The Pittsburgh Press (January 6, 1943)
By Westbrook Pegler
New York –
In the frankest story yet sent from North Africa, Ernie Pyle writes that our people have left in office a lot of small-fry officials who were put in by the Nazis and who therefore must be pro-Nazi and are permitting fascist societies to continue to exist.
So, what to do?
Well, the French are politically demented for the time being, and serve no great consideration from an army and a people whose mission in Africa is, incidentally, to free them both there and at home, from Nazi Germany. Eventually, if this sort of thing goes on, the Americans and British, in self-defense and for military reasons, will have to abandon the pretense that we are indifferent to their politics and the actions and attitudes of their civil authorities, establish a firm military control and tell them, not ask them, what to do.
French politics always corrupt
One of the many reasons why France fell was that the nation was politically incoherent and corrupt. There were pro-Nazis and communists who worked at cross purposes but, paradoxically, for the common purpose of destroying the republic. Their press was unbelievably traitorous and venal, and most of their politicians were vile including some who have been held up to us by Red or otherwise radical left-wing refugees and some of our homegrown but expatriate propagandists as high-principled fighters for freedom and democracy.
When forced to it on some past occasions, American commanders in foreign lands have had the capacity to take over and establish military government for the security of their troops and the success of their missions. This could, and judging from Pyle’s account, should be done again.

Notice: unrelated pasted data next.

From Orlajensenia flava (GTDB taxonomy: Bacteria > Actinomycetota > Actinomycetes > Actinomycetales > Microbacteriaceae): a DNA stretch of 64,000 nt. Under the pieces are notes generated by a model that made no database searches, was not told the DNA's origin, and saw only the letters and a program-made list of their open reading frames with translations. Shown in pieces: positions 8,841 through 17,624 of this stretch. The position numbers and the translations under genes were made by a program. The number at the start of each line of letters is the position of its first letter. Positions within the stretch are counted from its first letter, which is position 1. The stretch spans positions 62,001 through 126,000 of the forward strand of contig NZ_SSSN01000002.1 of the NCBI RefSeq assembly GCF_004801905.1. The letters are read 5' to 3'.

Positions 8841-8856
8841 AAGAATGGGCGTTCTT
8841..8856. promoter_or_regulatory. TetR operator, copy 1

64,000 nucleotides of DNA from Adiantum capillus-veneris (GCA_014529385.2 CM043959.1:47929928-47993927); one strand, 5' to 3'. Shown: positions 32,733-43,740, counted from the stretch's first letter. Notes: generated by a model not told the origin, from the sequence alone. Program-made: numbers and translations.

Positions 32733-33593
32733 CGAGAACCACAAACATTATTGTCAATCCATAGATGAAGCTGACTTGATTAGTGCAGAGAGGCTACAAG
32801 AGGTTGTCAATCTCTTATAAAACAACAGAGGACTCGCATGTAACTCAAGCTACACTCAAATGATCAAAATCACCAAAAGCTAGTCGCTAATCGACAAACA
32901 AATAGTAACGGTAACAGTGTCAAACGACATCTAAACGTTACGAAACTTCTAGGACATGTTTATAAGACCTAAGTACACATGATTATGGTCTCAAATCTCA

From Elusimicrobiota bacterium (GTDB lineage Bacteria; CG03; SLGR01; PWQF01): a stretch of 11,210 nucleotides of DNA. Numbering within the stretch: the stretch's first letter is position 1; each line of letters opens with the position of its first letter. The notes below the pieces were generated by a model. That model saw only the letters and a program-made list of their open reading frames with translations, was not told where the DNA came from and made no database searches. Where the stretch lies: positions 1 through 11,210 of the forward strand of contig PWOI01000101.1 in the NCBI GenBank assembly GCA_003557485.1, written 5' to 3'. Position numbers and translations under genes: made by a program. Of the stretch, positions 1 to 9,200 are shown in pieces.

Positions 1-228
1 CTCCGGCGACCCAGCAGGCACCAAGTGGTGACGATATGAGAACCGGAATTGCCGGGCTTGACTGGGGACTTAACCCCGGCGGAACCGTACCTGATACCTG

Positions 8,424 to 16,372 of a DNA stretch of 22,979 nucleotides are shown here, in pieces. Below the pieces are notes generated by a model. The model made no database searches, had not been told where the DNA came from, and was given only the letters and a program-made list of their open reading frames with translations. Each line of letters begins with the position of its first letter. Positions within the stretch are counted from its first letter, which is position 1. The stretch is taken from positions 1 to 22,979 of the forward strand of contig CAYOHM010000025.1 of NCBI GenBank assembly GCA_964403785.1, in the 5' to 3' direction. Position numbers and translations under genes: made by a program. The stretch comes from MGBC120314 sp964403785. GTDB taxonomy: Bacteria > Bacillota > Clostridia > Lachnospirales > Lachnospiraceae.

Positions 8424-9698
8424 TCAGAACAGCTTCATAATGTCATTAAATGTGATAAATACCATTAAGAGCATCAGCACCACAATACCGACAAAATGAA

The French people on the continent have nothing to lose by such a move, unless one takes seriously the orations of Henry Wallace, and believes it is the purpose of the American people to liberate the French colonies and feed and protect them perpetually even against France.
But, whatever they think, American troops that far from home should not be needlessly exposed to treachery by Frenchmen on the ground of a temporary waiver of idealism. A resort to firmness would be a cheap price to pay for lives that otherwise might be thrown away.
Americans’ safety is main issue
After all, the French people should not be given too much to say in this affair. In saving a drowning man, the rescuer has the right to bust him on the chin to stop his threshing and grappling and if the French insist on playing their complex politics to the detriment of the American soldier, they should be made harmless as long as the necessity requires. Those who are worth saving will submit and those who favor the Axis will deserve whatever it is found necessary to do to them.
The Americans are not there to rescue France primarily but to drive the Germans out and invade the continent at the conclusion of which enterprise, France, as an incidental result, will be free again to mess up her affairs as of old, and doubtless will.
American softness no surprise
It is a mistake to think that the Germans invented, and are the only people who practice, firmness on civilians and local politicians who get obstreperous when they are in military occupation of a conquered land. Insist if we must that this territory is not conquered and that the Americans are merely passing through but if their lives depend on it, the soldiers should and, it is hoped, will act accordingly.
Pyle seems naïve, however, in wondering at our softness in dealing with elements of doubtful interest, for he should know that we have been doing that at home ever since 1933. Officially, at least, although certainly not popularly, we have been kind to communists and party-liners. Within 12 hours after Pyle’s story appeared there was published a photograph of Mrs. Roosevelt in a jolly group which included Joe Curran, the president of the National Maritime Union.